Cultural Studies as ‘Psycho-babble’. Post-LitCrit, methodology and dynamic justice

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Methodology, policy and the turn to post-LitCrit, are both strengths and weaknesses in cultural studies. As strengths, they have freed the field from the tyranny of quantitative methods and a deterministic positivism; but they are simultaneously weaknesses, in that cultural studies now exhibits an ambiguous relation to the ‘material’–to contexts. Texts are disarticulated from contexts in the post-LitCrit ‘tradition’. The consequences of inapplicable appropriations of cultural studies are now seen in regressive applications supposedly couched within the democratising imperative that was once the raison d'etre of the field. This study examines the consequences of the loss of the ‘material’ from certain inflections of cultural studies. Reports of the South African Human Rights Commission into Racism and the Media constitutes my case study. Using the concept of dynamic justice, I propose a return to context based on evaluative criteria rooted in the human condition. Instead of ‘Texts’, or even ‘class consciousness’, I argue that the principal contextual criteria for cultural studies research could be based on the socio-political value ideas of Freedom and Life Chances. [T]ensions and contradictions abound; sophistry has replaced rigour in many an instance and dilettantism parades as expertise and informed judgement. John Williams (1999) on intellectuals in the ‘new’ South Africa. I'm not racist, I only hate whites, not blacks Ma Maloi, rejecting her daughter-in-law's allegations about her racism against their white neighbours. Going Up, sitcom, Episode 24, South African Broadcasting Corporation. Though cultural studies emerged from an impeccable lineage of both theoretical critique and empirical immersion, some post-1990 variants reflect an ambiguous relationship with empirical methodology, factual accuracy and the material. Media studies exhibits an often strained relationship with content analysis and numerical methods (Ruddock 1998). Cultural policy studies tend to forget the dialectic which keeps critique alive in its delicate relationship with state and funding agencies (Tomaselli and Shepperson 1996). Originally concerned with the study of power relations and democratisation, cultural studies has been on occasion over the past decade definitionally reduced merely to a form of ‘writerly expression’ (Willoughby 1991). Conversely, it has been accused of becoming a discourse of pseudo-liberation (McChesney 1996), and, during the struggle against apartheid, of being the vanguard of new fascisms (Edgecomb 1984). For some, cultural studies is the central disorganising principal in journalism education (Windschuttle 1998). The relationship between cultural studies, which emphasises the ‘popular’, and the propositions of human rights movements, is also unclear.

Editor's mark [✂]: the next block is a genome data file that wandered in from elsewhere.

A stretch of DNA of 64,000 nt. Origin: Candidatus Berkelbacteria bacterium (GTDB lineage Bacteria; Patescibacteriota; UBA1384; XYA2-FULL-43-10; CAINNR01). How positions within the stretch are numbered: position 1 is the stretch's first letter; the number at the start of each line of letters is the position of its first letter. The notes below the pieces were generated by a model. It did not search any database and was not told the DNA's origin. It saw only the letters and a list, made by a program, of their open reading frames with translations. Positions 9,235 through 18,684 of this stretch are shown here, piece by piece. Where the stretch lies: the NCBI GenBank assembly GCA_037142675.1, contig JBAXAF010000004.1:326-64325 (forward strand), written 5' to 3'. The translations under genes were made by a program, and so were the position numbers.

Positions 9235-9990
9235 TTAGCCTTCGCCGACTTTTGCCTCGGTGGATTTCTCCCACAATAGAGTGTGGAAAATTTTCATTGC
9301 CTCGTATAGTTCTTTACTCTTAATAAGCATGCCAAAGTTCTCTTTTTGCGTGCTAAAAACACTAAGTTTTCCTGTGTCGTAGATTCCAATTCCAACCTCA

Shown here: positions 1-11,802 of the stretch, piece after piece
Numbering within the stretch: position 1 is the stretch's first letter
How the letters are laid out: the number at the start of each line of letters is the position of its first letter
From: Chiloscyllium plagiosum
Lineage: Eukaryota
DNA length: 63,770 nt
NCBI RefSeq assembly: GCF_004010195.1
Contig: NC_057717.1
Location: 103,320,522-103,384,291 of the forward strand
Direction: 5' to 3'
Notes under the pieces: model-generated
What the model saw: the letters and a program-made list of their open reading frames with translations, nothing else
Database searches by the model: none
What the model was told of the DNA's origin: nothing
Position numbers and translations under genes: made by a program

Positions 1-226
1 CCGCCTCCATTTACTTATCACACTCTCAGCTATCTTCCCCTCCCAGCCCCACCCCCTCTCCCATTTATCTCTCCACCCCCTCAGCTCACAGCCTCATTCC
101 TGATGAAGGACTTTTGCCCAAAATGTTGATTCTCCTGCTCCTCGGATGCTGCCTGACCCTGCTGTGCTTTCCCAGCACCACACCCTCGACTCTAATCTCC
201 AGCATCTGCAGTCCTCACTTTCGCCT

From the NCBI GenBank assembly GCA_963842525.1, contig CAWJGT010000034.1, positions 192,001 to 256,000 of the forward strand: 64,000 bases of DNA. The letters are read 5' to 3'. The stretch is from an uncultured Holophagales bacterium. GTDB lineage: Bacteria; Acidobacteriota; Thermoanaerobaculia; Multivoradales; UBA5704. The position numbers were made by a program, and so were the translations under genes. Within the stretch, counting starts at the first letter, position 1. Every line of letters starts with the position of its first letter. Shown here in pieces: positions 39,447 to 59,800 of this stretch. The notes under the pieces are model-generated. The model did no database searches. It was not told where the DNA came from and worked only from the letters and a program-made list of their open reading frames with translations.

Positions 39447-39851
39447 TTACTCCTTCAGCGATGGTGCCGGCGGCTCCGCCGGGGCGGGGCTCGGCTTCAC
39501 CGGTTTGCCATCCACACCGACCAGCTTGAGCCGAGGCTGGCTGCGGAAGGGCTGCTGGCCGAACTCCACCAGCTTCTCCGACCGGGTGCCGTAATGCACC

Original languageEnglish
Pages (from-to)44-57
Number of pages14
Issue number1
Publication statusPublished - 2001
Externally publishedYes

ASJC Scopus subject areas

  • Communication


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